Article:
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National Cyber Security Centre to create 45 new roles in five years

13 Jul 2021

Hiring will start with 20 new roles over the next 18 months to combat the increase in cyberthreats as part of a major expansion.

A significant Government investment will see Ireland’s National Cyber Security Centre (NCSC) increase its headcount from 25 to 70 in the next five years.

Recruitment will begin with 20 new full-time roles over the next 18 months and will also include a cybersecurity graduate training programme later this year.

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In addition to the new hires, the role of director of the NCSC will be re-advertised at a salary of €184,000 to reflect the scale and importance of the role and to attract experienced candidates.

The director will have responsibility for building and leading the NCSC, further developing the operational capacity and expertise of the NCSC and supporting the development of the policy and legislative framework relating to cybersecurity in Ireland.

The package also includes the development of a five-year technology strategy for the NCSC that examines its internal requirements and its relationship with academia and industry.

The associated budgetary increase for the NCSC for 2022 is estimated at €2.5m.

The NCSC team comprises specialist technical civilian staff with skillsets in areas such as computer science, software engineering, malware analysis, information technology forensics, cryptography, software development and cybersecurity compliance.

The NCSC’s headcount has increased from seven at the end of 2016 to 25 at the start of 2021.

The new graduate programme will see four computer science graduates recruited each year on three-year contracts.

Announcing the expansion today, Minister for the Environment, Climate and Communications Eamon Ryan, TD, said the investment marks a “step change” in the evolution of the NCSC.

“The expansion we are announcing today will enable the organisation further develop its competence and capacity to help defend and protect IT systems and our key services into the future,” he said.

“The NCSC has an important role in gathering intelligence on cyber threats and in sharing that information and providing expert guidance. The Government is committed to ensuring that the NCSC has the appropriate level of resourcing to enable it deliver on its important mandate.”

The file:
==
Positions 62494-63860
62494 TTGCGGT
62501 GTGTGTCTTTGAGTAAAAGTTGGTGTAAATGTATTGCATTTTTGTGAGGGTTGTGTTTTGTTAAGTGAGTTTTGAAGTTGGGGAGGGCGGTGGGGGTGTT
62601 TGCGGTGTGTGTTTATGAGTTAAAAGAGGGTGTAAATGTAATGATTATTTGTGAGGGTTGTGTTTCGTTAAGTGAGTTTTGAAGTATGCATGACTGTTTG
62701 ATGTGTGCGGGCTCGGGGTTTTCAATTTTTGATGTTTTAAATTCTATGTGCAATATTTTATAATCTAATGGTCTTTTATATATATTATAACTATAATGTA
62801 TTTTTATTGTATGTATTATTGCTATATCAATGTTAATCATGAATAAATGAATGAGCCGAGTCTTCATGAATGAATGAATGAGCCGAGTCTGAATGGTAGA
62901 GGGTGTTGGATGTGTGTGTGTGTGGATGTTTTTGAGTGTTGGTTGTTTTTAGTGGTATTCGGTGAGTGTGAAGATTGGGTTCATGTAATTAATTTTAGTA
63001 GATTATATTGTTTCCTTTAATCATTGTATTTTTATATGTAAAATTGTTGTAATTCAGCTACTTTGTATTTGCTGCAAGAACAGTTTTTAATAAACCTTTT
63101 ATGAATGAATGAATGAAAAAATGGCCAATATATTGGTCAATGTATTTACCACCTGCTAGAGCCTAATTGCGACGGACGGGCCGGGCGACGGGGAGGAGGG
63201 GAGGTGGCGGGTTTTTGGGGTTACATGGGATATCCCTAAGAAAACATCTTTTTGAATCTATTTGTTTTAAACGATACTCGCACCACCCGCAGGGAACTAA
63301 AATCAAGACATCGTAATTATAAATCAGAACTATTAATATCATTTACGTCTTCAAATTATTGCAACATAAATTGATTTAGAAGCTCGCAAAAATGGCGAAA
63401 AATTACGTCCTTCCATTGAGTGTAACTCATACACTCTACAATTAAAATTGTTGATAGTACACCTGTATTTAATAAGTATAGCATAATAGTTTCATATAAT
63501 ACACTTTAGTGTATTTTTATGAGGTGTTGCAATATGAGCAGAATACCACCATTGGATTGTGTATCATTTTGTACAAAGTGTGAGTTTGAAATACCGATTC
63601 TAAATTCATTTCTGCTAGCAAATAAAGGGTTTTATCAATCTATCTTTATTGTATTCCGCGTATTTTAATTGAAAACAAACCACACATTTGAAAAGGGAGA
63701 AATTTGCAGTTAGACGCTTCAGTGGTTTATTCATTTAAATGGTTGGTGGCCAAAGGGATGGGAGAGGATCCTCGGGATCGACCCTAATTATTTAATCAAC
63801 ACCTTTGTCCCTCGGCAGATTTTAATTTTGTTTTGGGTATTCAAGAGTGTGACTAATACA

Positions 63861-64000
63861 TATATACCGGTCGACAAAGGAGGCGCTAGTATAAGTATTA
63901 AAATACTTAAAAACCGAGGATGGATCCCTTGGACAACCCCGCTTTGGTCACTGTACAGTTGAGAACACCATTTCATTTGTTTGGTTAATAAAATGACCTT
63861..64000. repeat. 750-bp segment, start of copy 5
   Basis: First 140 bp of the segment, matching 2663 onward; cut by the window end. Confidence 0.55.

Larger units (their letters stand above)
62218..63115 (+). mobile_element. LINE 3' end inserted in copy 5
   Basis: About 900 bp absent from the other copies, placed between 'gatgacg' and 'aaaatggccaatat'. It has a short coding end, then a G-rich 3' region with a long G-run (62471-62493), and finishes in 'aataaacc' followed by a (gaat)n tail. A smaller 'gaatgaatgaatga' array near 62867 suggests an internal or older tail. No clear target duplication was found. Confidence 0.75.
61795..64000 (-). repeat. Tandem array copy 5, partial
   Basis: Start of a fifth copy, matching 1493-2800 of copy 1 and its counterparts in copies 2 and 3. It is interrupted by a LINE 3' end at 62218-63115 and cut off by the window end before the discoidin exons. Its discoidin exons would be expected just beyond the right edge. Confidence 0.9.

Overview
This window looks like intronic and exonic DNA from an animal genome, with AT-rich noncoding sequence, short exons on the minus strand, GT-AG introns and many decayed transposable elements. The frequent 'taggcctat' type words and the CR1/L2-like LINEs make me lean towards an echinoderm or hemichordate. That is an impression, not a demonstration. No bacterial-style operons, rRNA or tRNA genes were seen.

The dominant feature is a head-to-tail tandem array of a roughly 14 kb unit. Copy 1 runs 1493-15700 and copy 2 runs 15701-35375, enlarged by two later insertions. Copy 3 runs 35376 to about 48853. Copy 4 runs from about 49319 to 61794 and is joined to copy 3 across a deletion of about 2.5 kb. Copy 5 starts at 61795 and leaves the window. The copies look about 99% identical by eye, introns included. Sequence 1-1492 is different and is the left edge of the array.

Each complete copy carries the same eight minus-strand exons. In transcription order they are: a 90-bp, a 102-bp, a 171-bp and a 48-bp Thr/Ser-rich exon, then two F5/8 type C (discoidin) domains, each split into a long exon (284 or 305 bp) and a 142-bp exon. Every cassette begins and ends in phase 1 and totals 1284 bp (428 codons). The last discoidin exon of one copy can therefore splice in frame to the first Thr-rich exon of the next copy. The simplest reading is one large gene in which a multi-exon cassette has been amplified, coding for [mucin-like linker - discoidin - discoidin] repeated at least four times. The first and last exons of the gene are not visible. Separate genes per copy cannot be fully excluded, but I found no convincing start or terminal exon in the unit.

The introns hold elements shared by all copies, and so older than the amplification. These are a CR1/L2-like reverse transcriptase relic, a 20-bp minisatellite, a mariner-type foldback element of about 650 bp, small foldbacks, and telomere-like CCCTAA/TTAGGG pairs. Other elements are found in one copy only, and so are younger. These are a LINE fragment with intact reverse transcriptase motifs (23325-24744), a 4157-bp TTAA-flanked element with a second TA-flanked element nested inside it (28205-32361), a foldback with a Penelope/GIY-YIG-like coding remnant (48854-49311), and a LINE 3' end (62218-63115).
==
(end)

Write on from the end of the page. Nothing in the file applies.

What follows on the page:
Cybersecurity skills shortage

The increasing need for cybersecurity professionals has come under an intense spotlight in recent months both here and abroad, due to the increase in high-profile cyberattacks.

In May of this year, the Irish Health Service Executive (HSE) suffered a serious cyberattack, which impacted healthcare services across the country and is currently still being remedied.

Earlier this month, a US software services company was also hit by a ransomware attack, which indirectly led to thousands of businesses across the globe becoming compromised.

As a result of attacks such as these, reducing the cybersecurity skills shortage has arguably never been more critical.

In Ireland, several education institutions are attempting to bridge the gap. Just this week, University of Limerick announced a new cybersecurity apprenticeship scheme. Previously Munster Technological University announced an €8m Cyber Skills project and a new cybersecurity course has been introduced at IT Sligo.

Jenny Darmody
By Jenny Darmody

Jenny Darmody became the deputy editor of Silicon Republic in 2020, having worked as the careers editor until June 2019. When she’s not writing about the science and tech industry, she’s writing short stories and attempting novels. She continuously buys more books than she can read in a lifetime and pretty stationery is her kryptonite. She also believes seagulls to be the root of all evil and her baking is the stuff of legends.

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